JOHN DAY - Barack Obama (aka Preston Ake) and John McCain (aka Lincoln Mosier) held a lively debate on Nov. 4 at Grant Union High School during a morning assembly, sharing with the student body their viewpoints on various issues.

Ake and Mosier each have a high regard for the candidate they impersonated.

"It was fun getting into our future president's shoes," Ake said.

It was Election Day and nearly everyone at the school, students and staff, took part, voting in a mock presidential election with student and state ballot measures to consider. The school had a 97 percent voter turnout.

Mosier, student body president, came up with the idea about a month ago.

"I wanted to get students involved and see what an actual election was like," he said. "Everyone had a bunch of fun."

Juniors and seniors in Elizabeth Shelley's leadership class helped pull off the event, including Ake, who was happy with the debate.

"McCain" at one point in the debate asked his opponent how he planned to pay for a proposed bill to give college tax credits.

"Obama" replied, "Well, if we get our troops out of Iraq and stop spending 10 billion dollars a month, then we will have enough funding for our citizens."

The two also debated timber issues and foreign policy. Each had one minute to respond to the questions and 30 seconds to provide a rebuttal.

Other students presented the ballot measures and let students know what a yes or no vote would mean.

Student Ballot Measures dealt with issues such as student uniforms, no homework on school nights, designated parking spaces and no sports fees for higher GPAs.

The measures are serious student concerns.

"We hope that some of these will go on to the school board and they'll consider them, at least," Mosier said.

Students also voted on two measures that were on the actual Oregon ballots - Measure 57 regarding mandatory sentencing, (passed with 72 percent of the vote) and Measure 60 which asked if teachers should be paid according to their performance (54 percent voted no).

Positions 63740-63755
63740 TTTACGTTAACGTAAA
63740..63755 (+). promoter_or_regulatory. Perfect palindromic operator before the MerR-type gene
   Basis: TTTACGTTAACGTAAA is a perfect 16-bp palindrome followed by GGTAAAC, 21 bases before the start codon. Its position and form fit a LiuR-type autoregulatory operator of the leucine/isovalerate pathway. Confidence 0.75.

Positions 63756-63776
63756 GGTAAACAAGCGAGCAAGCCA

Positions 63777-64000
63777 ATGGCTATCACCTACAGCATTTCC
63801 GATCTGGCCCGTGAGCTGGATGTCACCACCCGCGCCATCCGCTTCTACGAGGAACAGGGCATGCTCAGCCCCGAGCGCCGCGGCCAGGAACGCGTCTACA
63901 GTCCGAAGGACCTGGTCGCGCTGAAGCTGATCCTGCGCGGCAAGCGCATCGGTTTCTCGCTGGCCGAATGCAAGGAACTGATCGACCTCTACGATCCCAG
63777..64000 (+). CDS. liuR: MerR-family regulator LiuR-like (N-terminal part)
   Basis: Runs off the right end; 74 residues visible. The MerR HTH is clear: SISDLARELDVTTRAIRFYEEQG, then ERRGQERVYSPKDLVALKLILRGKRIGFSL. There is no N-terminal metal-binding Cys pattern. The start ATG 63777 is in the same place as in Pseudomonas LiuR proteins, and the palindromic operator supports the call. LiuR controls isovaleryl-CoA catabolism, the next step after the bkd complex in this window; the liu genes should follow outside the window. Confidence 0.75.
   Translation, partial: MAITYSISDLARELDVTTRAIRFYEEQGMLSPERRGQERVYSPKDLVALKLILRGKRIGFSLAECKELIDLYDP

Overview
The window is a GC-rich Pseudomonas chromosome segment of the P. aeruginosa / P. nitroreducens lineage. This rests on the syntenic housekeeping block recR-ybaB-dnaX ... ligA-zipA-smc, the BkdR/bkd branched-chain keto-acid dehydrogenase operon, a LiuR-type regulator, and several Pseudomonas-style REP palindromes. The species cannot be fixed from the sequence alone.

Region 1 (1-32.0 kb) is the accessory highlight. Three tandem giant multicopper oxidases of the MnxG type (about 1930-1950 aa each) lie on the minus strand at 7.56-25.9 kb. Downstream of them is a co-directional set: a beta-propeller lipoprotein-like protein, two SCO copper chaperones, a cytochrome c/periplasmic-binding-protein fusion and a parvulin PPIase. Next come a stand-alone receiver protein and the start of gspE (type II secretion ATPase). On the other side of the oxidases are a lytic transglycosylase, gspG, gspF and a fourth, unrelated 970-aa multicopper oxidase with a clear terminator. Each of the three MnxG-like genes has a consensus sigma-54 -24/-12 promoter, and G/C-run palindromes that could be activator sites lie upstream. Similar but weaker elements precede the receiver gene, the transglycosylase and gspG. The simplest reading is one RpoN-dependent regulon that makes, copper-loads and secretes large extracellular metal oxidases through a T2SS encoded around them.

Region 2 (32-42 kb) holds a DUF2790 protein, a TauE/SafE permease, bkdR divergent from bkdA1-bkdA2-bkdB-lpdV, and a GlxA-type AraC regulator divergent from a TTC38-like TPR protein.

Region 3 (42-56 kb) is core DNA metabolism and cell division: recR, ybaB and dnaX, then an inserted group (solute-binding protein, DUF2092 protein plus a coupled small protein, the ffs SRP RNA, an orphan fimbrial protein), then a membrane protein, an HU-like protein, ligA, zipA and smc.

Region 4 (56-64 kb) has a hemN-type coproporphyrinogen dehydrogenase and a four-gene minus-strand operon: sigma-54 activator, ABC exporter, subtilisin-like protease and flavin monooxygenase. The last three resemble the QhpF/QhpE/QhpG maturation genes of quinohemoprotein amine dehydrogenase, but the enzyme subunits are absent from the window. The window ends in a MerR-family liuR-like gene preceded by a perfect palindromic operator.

Students were divided into states according to their last names; for example, students with a last name beginning with W were California. Each state took turns voting throughout the day at eight voting booths, which were set up in the library and decorated by the leadership class.

McCain won the students over with 66 percent of the vote compared to Obama's 30 percent.

Write-ins accounted for 4 percent of the vote, and included Ron Paul, Ralph Nader and teachers Shae Speth and Elizabeth Shelley.

About 50 students attended an evening get-together at the school to watch the election results unfold. The event, hosted by teachers Carol Kilpatrick and Ryan Carpenter, was complete with pizza and sodas.

Mosier was "depressed" at the news of McCain losing the real election. "We're mourning the loss of America," he said.

Still, he was quick to point out the positive.

"Everyone was really involved and talking about it and looking at the issues," he said.

Principal Mark Witty was impressed with the level of enthusiasm the students demonstrated for the election process and the commitment leadership students showed in conceiving and carrying out the mock election plans for the school.

"I'm hopeful that it will carry on when they become voting citizens in this country," he said.

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